Jet Lag

What is jet lag? — Jet lag is a condition that causes sleep problems, tiredness, and other symptoms. It happens in people who fly across several time zones, especially when they fly east. The more time zones a person crosses, the more likely he or she is to get jet lag.

Jet lag gets better on its own as a person adjusts to the new time zone. But this can take several days. The farther from home a person is, the longer it takes to get over jet lag.

What are the symptoms of jet lag? — The symptoms include:

Sleep problems, such as problems falling or staying asleep

Feeling tired or sleepy in the daytime

Having trouble thinking, concentrating, or doing normal activities

Stomach problems, such as constipation

Feeling sick or having less energy than normal

Should I see a doctor or nurse? — If you think you had jet lag in the past, talk to your doctor or nurse before going on a long airline flight. He or she can help you figure out ways to avoid jet lag.

How can I prevent jet lag? — Here are a few things you can try:

Stay awake and sleep at certain times. This can help your body adjust to the new time zone. For example, you can:

Stay up until it’s dark if you fly west – Only go to sleep when it gets dark. If you go sightseeing, try to do it during the day.

Avoid bright morning light if you fly east – Go outside as much as possible in the afternoon. If you go sightseeing outdoors, try to do it in the afternoon until your body adjusts to the new time zone.

Eat meals at mealtime in the new time zone – For example, if you normally eat lunch at noon, eat at noon in the new time zone (not noon at home).

Get some exercise, but not right before you are supposed to go to sleep.

Can supplements or medicines help with jet lag? — Yes. A supplement called “melatonin” can help with sleep problems from jet lag when you fly east. Melatonin is a hormone that is naturally made by a gland in the brain. Taking extra melatonin can help your body adjust to a new time zone. You can buy melatonin pills in a store or pharmacy without a prescription. The usual dose is 5 milligrams after dark each night, about half an hour before you want to go to sleep.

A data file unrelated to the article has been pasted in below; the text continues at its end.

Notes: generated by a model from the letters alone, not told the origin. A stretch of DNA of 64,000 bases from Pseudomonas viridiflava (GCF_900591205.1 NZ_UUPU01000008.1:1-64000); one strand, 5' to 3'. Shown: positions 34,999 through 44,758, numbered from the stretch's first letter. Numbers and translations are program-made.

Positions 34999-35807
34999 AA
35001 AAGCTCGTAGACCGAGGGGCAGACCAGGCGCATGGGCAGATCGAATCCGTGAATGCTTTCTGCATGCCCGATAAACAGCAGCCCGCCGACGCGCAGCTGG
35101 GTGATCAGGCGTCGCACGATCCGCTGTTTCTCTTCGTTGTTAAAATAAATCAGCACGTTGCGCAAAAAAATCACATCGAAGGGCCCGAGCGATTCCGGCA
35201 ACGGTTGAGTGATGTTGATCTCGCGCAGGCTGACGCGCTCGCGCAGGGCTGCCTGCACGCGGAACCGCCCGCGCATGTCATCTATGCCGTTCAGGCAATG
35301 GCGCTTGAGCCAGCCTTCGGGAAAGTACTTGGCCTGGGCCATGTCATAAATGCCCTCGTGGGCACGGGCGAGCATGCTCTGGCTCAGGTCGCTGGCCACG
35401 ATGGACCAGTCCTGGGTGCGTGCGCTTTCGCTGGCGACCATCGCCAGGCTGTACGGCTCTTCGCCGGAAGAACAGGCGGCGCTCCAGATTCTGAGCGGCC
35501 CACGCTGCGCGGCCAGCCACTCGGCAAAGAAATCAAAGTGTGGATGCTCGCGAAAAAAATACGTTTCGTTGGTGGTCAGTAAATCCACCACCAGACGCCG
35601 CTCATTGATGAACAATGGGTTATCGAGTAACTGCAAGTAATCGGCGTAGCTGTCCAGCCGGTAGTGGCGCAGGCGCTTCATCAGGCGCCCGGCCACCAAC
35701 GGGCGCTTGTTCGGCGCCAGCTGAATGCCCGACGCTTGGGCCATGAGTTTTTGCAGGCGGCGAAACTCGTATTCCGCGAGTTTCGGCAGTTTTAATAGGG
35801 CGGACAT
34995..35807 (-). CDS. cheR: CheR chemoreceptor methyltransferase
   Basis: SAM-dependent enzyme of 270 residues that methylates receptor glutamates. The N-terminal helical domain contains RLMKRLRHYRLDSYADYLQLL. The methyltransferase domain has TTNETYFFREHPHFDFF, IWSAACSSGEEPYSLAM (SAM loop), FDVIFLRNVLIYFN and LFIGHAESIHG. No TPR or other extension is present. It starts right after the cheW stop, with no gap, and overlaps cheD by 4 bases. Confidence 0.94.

If you want to try melatonin, tell your doctor or nurse. He or she can tell you if it is safe for you. If you take warfarin (brand names: Coumadin, Jantoven) or medicine to help with epilepsy, melatonin might not be safe for you. Tell your doctor or nurse about all medicines and supplements you take, including over-the-counter medicines. You should start taking melatonin the night you arrive, at bedtime. You can take melatonin for up to 5 nights in the new time zone. After that, you are not likely to need it. Only adults should take melatonin. Doctors don’t know if it helps with jet lag in children. Avoid drinking alcohol while you are taking melatonin.

Does melatonin cause side effects? — Some people have side effects from melatonin. These can include:

Feeling sleepy in the daytime

Dizziness or confusion


Loss of appetite, nausea, and other stomach problems

But these side effects are very similar to jet lag. So doctors are not sure if they are really side effects of melatonin or just jet lag symptoms.

One thought on “Jet Lag”

  1. My main difficulty when flying is motion/altitude sickness. I’ve tried meclazine, Ear Planes, chewing gum, you name it. If I don’t get a window seat, it’s pretty much guaranteed that I’ll vomit, so I don’t eat or drink for several hours before a flight. If there’s nothing to come up, I get the “dry-heaves.” My ears close up and “pop” but without relief. It takes about six hours for the nausea and deafness to resolve on a short flight, 2-4 hours. When flying NY-London, I have to schedule about 15 hour’s recovery time. When going to Mumbai or Manilla, it takes two-three days for the ear pain and nausea to ease enough for me to be a functional human. The same is true on return trips, so jetlag isn’t my main problem. I’ve been to several ENTs who tell me there’s nothing wrong, I simply have very sensitive ears and sinuses.
    Any suggestions?

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